Various methods have been used over the years to estimate chronological age of cattle, including dentition, skeletal maturity (from vertebral ossification), and lean maturity (from lean color). These estimates can be affected by a number of factors, such as growth implants, gender, parity, diet, and postmortem conditions. Estimation has become of major importance in some export situations concerned with possible BSE where maximum age of cattle is prescribed. Research has shown that the eye lens grows as animals age. Lens weight and nitrogen content has been related to age in some other species.
Kansas State University researchers examined these relationships in 386 cattle varying in age from 12 to 37 months. Correlations with actual age were as follows: dentition = 0.74, USDA maturity score = 0.64, lens weight = 0.77, lens nitrogen = 0.71. Verification of age of less than 30 months was done 88% of the time by dentition and 82% by lens weight. However, for 20 months of age, a cut-off for some exporting programs, no single factor verified any higher than 20% of the time.
A prediction equation combining dentition and lens weight verified for 20 months 38% of the time. Qualification for export markets limited to 20-month-old cattle is currently based on USDA maturity score. Based on this research, the authors noted that use of their prediction equation would qualify nearly four times as many cattle for 20-month programs compared to the current method. (J. Animal Sci. 86:3557)
HUMAN AND “MAD COW” IN TEXAS?
Recently, a report out of the Panhandle indicated that a person had contracted mad cow disease. The report apparently caused a brief decline in cattle prices. In fact, there was an unconfirmed suspect case of sporadic Creutzfeld-Jakob Disease (CJD). According to the National Institute of Health, sporadic or spontaneous CJD affects about one person in a million worldwide. The Texas Department of State Health Services says that 11 such cases were reported in Texas in 2007 with five cases reported in 2006. CJD is one of several similar brain-wasting diseases that can affect large animals, including bovine spongiform encephalopathy (BSE, so-called mad cow disease) and chronic-wasting disease in elk. According to the Centers for Disease Control and Prevention, a form in humans called variant CJD is believed to be caused primarily by consumption of cattle products contaminated with the agent of BSE. There have been three confirmed cases of variant CJD in the U. S., but authorities concluded they were due to exposure in other countries. Variant CJD can be confirmed only by analyzing brain tissue, generally by autopsy.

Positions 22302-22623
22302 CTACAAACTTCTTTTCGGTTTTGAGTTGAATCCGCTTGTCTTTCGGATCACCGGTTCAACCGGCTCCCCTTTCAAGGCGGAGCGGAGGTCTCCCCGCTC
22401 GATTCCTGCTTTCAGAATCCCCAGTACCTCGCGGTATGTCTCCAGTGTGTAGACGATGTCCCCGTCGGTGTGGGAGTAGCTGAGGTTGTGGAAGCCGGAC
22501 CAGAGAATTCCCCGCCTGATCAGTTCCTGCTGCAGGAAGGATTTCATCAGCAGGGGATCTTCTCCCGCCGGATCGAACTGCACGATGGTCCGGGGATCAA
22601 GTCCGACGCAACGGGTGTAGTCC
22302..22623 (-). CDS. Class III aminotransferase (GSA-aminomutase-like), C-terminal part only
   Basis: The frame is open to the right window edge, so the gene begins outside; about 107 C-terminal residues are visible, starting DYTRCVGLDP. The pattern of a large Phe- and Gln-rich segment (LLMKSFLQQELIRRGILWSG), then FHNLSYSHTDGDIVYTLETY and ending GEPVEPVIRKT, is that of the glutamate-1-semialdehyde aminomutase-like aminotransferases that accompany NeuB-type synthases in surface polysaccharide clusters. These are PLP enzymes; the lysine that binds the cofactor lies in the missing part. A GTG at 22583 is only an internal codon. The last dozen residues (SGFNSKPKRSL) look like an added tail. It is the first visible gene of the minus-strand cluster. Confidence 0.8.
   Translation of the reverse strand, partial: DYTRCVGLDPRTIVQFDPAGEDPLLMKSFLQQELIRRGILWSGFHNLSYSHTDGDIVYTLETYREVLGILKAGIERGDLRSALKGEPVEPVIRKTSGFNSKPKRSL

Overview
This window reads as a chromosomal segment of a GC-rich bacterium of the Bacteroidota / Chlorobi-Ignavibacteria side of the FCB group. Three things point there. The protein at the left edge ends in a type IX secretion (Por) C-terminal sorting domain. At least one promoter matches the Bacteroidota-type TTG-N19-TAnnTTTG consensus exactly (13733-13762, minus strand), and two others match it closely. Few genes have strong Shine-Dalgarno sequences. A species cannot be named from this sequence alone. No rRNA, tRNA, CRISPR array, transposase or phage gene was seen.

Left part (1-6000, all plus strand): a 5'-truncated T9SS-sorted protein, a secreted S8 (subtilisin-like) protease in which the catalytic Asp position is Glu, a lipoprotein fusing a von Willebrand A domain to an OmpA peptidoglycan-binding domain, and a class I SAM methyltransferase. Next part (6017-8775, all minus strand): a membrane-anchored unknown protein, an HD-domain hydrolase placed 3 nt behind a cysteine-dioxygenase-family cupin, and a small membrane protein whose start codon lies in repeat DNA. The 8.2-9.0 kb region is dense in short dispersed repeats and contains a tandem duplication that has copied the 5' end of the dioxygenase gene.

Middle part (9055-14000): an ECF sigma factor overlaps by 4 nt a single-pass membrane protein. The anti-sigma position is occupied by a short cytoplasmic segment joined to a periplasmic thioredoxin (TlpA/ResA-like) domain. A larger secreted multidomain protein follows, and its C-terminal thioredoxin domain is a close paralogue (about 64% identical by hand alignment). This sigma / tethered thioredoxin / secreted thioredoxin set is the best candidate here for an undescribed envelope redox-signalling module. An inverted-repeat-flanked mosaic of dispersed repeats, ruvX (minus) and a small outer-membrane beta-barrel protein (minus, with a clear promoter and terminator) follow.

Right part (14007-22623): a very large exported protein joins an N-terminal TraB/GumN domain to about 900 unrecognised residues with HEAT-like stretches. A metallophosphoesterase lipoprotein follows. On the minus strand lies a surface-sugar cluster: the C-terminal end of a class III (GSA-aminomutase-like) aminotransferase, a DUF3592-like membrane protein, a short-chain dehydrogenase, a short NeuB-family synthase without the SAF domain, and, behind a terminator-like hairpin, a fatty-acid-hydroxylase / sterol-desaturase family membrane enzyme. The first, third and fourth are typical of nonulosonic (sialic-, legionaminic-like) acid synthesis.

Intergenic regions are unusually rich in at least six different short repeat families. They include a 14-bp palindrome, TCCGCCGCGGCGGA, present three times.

EFFECT OF SELECTION FOR GROWTH ON BODY COMPOSITION
Genetic selection research projects in cattle rarely exceed a few generations at most. Sometimes we can get some idea of what might happen longer term from other species. Spanish researchers used rabbits selected for high weight gain from four to nine weeks of age. Animals from the 18th generation of selection were compared to those from the seventh generation of the same line, the latter produced from frozen embryos of that generation. There was no effect of selection on the relative growth of any body components. So, carcass composition at the same degree of maturity was similar over 11 generations. (J. Animal Sci. 86:3409)
PETA AND THE FALLING STOCK MARKET
People for Ethical Treatment of Animals (PETA) uses many disruptive tactics to further its agenda. One of these is purchase of minimum dollar amounts of stock in companies dealing with animal products (especially meat packers, foodservice, and groceries), thereby allowing participation in company shareholder meetings. Because of the reduced value of many such stocks, PETA has had to buy additional shares in order to meet minimum total stock valuation. (meatingplace.com, 12/5/08)